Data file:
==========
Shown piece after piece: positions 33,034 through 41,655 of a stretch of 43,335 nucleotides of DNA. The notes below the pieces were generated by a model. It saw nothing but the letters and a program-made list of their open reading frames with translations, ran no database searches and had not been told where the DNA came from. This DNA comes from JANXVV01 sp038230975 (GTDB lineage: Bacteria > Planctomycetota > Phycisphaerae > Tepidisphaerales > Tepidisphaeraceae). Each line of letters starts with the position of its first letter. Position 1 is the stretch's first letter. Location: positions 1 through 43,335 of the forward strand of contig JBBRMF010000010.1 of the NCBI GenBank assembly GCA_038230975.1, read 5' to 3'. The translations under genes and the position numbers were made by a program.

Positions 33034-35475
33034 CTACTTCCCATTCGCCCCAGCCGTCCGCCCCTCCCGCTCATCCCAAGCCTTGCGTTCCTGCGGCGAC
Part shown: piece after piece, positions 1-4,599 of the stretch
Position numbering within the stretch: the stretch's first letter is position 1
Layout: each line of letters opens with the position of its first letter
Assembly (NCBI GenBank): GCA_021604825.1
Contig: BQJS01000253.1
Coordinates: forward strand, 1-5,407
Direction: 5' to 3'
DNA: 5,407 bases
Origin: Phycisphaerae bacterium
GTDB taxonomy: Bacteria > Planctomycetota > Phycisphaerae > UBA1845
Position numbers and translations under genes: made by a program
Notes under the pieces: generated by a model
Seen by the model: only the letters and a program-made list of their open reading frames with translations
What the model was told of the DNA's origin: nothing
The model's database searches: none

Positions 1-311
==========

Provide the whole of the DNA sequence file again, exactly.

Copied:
Shown piece after piece: positions 33,034 through 41,655 of a stretch of 43,335 nucleotides of DNA. The notes below the pieces were generated by a model. It saw nothing but the letters and a program-made list of their open reading frames with translations, ran no database searches and had not been told where the DNA came from. This DNA comes from JANXVV01 sp038230975 (GTDB lineage: Bacteria > Planctomycetota > Phycisphaerae > Tepidisphaerales > Tepidisphaeraceae). Each line of letters starts with the position of its first letter. Position 1 is the stretch's first letter. Location: positions 1 through 43,335 of the forward strand of contig JBBRMF010000010.1 of the NCBI GenBank assembly GCA_038230975.1, read 5' to 3'. The translations under genes and the position numbers were made by a program.

Positions 33034-35475
33034 CTACTTCCCATTCGCCCCAGCCGTCCGCCCCTCCCGCTCATCCCAAGCCTTGCGTTCCTGCGGCGAC
Part shown: piece after piece, positions 1-4,599 of the stretch
Position numbering within the stretch: the stretch's first letter is position 1
Layout: each line of letters opens with the position of its first letter
Assembly (NCBI GenBank): GCA_021604825.1
Contig: BQJS01000253.1
Coordinates: forward strand, 1-5,407
Direction: 5' to 3'
DNA: 5,407 bases
Origin: Phycisphaerae bacterium
GTDB taxonomy: Bacteria > Planctomycetota > Phycisphaerae > UBA1845
Position numbers and translations under genes: made by a program
Notes under the pieces: generated by a model
Seen by the model: only the letters and a program-made list of their open reading frames with translations
What the model was told of the DNA's origin: nothing
The model's database searches: none

Positions 1-311